When you draft your will, you should name an executor. It will be up to your executor to handle all the paperwork after your death and the distribution of your assets.
If you don’t expect any tax or family problems with your estate, you can name a family member as executor. A surviving spouse may be too overwhelmed by grief to deal with everything but a grown son or daughter who is conscientious and lives nearby might be a good choice.
However, if you name a relative as executor, that person may face pressure from other heirs. Family disputes might erupt.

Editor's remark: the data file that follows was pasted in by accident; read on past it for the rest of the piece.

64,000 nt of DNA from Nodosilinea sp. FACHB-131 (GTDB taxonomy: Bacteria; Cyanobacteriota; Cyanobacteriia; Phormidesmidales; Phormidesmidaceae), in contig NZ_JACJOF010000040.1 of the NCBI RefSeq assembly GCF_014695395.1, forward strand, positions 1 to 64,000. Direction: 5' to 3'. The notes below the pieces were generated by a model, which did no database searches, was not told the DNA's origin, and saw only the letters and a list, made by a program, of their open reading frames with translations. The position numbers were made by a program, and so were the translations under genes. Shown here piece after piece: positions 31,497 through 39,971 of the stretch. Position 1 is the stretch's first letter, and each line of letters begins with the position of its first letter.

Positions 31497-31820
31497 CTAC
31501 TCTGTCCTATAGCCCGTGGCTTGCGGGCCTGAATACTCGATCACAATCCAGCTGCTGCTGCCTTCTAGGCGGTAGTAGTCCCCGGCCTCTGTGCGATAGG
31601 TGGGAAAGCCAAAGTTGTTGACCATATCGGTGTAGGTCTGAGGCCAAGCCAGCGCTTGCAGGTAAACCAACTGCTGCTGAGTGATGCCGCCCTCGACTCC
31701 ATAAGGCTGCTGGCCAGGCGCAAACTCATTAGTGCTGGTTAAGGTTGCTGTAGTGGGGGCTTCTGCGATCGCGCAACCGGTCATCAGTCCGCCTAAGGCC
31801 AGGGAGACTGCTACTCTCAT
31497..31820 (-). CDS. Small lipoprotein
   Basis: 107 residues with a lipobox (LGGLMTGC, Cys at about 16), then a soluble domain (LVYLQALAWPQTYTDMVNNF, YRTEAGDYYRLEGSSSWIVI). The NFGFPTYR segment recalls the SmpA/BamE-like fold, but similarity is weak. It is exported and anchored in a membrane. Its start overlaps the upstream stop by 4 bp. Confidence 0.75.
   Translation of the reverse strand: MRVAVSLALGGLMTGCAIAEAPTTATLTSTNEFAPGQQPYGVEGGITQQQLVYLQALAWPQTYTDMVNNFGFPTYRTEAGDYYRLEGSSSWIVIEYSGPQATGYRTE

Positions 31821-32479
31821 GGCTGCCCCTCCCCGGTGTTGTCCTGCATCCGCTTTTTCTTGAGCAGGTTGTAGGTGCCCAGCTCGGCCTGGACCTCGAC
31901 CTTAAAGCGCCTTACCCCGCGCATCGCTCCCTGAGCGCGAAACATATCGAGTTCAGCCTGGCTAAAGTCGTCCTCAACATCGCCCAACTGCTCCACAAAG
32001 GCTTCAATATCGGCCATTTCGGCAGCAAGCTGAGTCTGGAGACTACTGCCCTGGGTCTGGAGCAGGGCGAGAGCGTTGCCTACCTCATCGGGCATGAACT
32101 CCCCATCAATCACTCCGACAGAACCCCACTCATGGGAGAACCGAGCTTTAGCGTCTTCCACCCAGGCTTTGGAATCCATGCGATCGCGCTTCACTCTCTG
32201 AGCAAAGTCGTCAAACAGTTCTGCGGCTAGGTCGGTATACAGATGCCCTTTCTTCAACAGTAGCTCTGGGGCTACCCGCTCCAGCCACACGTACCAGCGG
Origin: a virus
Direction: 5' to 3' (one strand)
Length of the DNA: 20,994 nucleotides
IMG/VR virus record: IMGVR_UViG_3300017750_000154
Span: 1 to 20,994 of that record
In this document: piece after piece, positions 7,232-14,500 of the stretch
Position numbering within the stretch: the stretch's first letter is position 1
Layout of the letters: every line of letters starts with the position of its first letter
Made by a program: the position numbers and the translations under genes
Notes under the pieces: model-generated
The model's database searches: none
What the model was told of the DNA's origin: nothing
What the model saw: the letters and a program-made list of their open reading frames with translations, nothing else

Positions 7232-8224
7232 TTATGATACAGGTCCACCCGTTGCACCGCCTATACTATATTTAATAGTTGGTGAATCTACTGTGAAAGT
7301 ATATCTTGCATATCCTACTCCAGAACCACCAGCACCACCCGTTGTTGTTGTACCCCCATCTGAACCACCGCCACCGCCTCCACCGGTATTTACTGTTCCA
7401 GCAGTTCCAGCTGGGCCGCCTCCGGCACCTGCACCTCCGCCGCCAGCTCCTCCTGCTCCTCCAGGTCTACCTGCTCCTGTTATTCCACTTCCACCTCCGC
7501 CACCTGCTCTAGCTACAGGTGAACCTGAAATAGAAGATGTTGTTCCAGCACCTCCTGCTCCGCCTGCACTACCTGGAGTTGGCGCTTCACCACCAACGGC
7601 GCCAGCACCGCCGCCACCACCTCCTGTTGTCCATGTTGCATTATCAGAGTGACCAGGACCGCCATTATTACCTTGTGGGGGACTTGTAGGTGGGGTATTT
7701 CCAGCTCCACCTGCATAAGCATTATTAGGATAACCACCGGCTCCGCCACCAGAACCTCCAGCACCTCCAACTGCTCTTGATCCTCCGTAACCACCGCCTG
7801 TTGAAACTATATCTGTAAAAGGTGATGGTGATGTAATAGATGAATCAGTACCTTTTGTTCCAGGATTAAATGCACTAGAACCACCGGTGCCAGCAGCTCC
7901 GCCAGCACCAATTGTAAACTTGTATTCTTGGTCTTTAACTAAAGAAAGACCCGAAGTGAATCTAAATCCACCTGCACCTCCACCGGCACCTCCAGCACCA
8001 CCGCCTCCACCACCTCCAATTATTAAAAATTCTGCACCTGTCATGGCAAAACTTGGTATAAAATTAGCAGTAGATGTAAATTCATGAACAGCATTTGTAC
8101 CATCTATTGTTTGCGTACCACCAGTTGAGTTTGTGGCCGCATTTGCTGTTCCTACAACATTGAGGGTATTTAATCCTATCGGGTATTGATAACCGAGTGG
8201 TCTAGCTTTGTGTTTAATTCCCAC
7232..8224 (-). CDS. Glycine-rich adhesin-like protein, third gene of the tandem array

One possibility is to name an independent party as your estate’s executor, such as a bank trust department or perhaps an independent trust company. That comes at a cost but it may be worth it.
One reason is that an executor assumes a fiduciary responsibility that may be better left to an institution. An executor must file an estate tax return, pay any estate tax due, and distribute the estate’s assets.
If the tax return is later audited and more tax is due, the executor is legally responsible; other heirs may not be willing to give some of their money back to pay the tax. When you name an institution you shift that liability away from a family member.